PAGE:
Mainichi: Rwandan Refugee applicant jailed for weeks for not having photograph on GOJ-issued document


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Hi Blog.  Here’s a case of how the GOJ can be incredibly insensitive towards how the J cops police NJ:  Not issuing them documents properly just in case they get snagged for Gaijin Card checks.

There was the threat of this sort of thing happening when a friend of mine accidentally overstayed his visa back in 2004, and after he went in, owned up, and was forgiven by Immigration, they issued no physical proof that his visa was now legal and could have been deported anyway had he not avoided Police Boxes for the following few weeks:


Visa villains
Immigration law overdoes enforcement, penalties

…A university professor, who has worked in Japan for more than a decade, discovered his visa was three weeks overdue. He went to Immigration to own up — which, until recently, would have resulted in a lot of bowing and a letter of apology. But this time, after being questioned, photographed, and fingerprinted, he was told that he was now a criminal, warranting an indefinite period of background investigation.

Problem is, officials refused to issue any evidence that his visa was being processed. Outside Immigration, he was still as illegal as when he walked in. Their advice? “Stay out of trouble. And remember your case number.”

Contrast that with how Japan processes other forms of identification, such as driver licenses. The government mails all bearers a reminder before expiry. During processing, you get a temporary license to keep you out of jug in case you get stopped by the cops.

But if the professor gets snagged for a random Gaijin Card Check, he might just disappear. With detentions short on legal advice or contact with the outside world, what’s to stop another summary deportation?

Things haven’t changed.  Read on.  This negligence on the part of otherwise thorough policing in Japan is worse than ironic.  It should be unlawful — harassing, even incarcerating, otherwise law-abiding NJ just because they got zapped by racial profiling in the first place.  Arudou Debito in Edmonton


Rwandan refugee held by prosecutors over visa status
(Mainichi Japan) January 23, 2010, Courtesy of M&M

NAGOYA — A Rwandan man seeking refugee status in Japan has been held in custody for over two weeks, on suspicion of violating the Immigration Control Law.

The office of the United Nations High Commissioner for Refugees (UNHCR) and refugee relief organizations are requesting his release, police said.

The 30-year-old was arrested on Jan. 7 for failing to present valid identification after stopped by local police in the Aichi Prefecture city of Kita-Nagoya, according to his lawyer. He was carrying a copy of the receipt for his refugee status application, but the document was deemed invalid without a photograph.

On Jan. 13, the Nagoya District Public Prosecutors Office was informed by the Ministry of Justice that the man filed for refugee status with the Nagoya Regional Immigration Bureau in 2008. However, public prosecutors have decided to keep the man in custody until Jan. 28, and the local summary court has approved the decision.

“We cannot comment on the matter as we are in the middle of an investigation,” said public prosecutors.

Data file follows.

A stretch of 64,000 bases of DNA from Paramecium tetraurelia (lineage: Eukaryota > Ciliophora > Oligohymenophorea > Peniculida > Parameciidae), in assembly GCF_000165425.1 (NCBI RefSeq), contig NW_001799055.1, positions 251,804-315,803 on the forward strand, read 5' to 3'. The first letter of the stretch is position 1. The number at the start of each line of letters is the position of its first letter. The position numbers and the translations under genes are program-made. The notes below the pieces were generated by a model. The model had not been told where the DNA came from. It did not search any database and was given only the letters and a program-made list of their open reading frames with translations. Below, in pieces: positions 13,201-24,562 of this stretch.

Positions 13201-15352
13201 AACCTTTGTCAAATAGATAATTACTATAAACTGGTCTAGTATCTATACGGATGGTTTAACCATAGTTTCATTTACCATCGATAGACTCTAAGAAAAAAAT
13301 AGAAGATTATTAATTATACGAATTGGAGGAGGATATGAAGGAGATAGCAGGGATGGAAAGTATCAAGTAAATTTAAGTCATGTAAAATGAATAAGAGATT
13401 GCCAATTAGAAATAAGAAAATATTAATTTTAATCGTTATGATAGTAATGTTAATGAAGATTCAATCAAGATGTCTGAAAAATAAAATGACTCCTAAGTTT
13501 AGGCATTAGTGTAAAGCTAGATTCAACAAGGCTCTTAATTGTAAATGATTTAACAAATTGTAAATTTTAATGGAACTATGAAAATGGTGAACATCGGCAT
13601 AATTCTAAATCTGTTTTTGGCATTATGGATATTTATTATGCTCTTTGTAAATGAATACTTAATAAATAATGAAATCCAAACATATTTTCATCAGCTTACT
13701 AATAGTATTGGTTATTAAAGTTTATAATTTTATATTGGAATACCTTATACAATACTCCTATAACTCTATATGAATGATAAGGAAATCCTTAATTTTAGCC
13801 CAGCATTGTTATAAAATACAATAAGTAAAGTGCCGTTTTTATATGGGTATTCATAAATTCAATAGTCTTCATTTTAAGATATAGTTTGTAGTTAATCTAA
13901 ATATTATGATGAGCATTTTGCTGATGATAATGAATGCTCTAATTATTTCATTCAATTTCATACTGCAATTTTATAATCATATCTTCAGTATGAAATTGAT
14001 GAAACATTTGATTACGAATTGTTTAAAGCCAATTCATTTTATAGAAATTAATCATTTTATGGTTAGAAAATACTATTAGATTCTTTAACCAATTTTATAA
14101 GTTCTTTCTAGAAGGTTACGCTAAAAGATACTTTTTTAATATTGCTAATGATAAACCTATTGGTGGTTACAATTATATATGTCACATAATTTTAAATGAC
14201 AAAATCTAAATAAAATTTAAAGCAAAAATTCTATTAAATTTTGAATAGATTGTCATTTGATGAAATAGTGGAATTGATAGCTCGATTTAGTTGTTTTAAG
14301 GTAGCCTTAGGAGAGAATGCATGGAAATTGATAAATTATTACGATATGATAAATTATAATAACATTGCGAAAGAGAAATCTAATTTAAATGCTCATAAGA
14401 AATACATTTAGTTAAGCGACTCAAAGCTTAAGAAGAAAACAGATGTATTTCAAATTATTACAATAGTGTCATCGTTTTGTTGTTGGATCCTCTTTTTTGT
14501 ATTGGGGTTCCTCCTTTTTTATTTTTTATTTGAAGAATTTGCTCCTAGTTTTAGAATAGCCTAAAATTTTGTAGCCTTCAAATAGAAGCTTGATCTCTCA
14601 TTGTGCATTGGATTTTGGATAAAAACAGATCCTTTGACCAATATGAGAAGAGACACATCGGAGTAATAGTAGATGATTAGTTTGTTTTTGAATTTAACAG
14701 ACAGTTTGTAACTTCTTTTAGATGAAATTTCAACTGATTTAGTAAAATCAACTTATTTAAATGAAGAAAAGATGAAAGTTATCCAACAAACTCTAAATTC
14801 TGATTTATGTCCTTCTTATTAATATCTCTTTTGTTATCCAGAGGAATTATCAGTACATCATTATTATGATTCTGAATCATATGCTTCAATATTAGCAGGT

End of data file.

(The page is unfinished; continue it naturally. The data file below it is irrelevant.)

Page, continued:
The man, a member of the Tutsi ethnic minority from southern Rwanda, fled to Uganda in 1994 to escape persecution. He was 14 years old. He lost contact with his family and returned home in 2003. In April 2005, he arrived in Japan on a fake passport.

After working in Aichi and Mie prefectures for a couple of years, the man applied for refugee status in November 2008. However, despite three interviews with immigration authorities he has yet to be granted refugee status. He also applied for a foreign resident certificate in Kanie, Aichi Prefecture, in October 2009, but the municipality says they cannot verify the applicant’s identity.

According to the Foundation for the Welfare and Education of the Asian People’s Refugee Assistance Headquarters, foreigners who have been arrested for illegal overstaying or nonpossession of passport are often released if only their application for refugee status is confirmed.

“It is unlawful that police and public prosecutors keep him in custody knowing his status,” said lawyer Naoya Kawaguchi.



毎日新聞 2010年1月23日









29 comments on “Mainichi: Rwandan Refugee applicant jailed for weeks for not having photograph on GOJ-issued document

  • Name and shame.
    Do we get the names of the judge who approved this crap, and the prosecutors who are pursuing this?
    If not, why not?

    This issue is scary because EVERYONE who comes to Japan and applies for a “gaijin card” (ARC, or whatever they do/will call it), or gets their ARC replaced, is issued a flimsy piece of paper WITHOUT a photo that shows when you will get your proper card. During these 2-3 week periods, should all NJ avoid Nagoya? Or can we all be jailed anywhere if we get stopped by a cop and the local prosecutors office needs to meet a quota?
    I don’t even think there is a provision in the Immigration rules regarding the “you must carry your ARC at all times” for those periods when your ARC is being renewed or processed. The even more maddening part is that when you renew your card, they insist on keeping the old one even though it may not yet have expired, god knows why, while they turtle through the paperwork for weeks (similar insane rules regrading some visa procedures).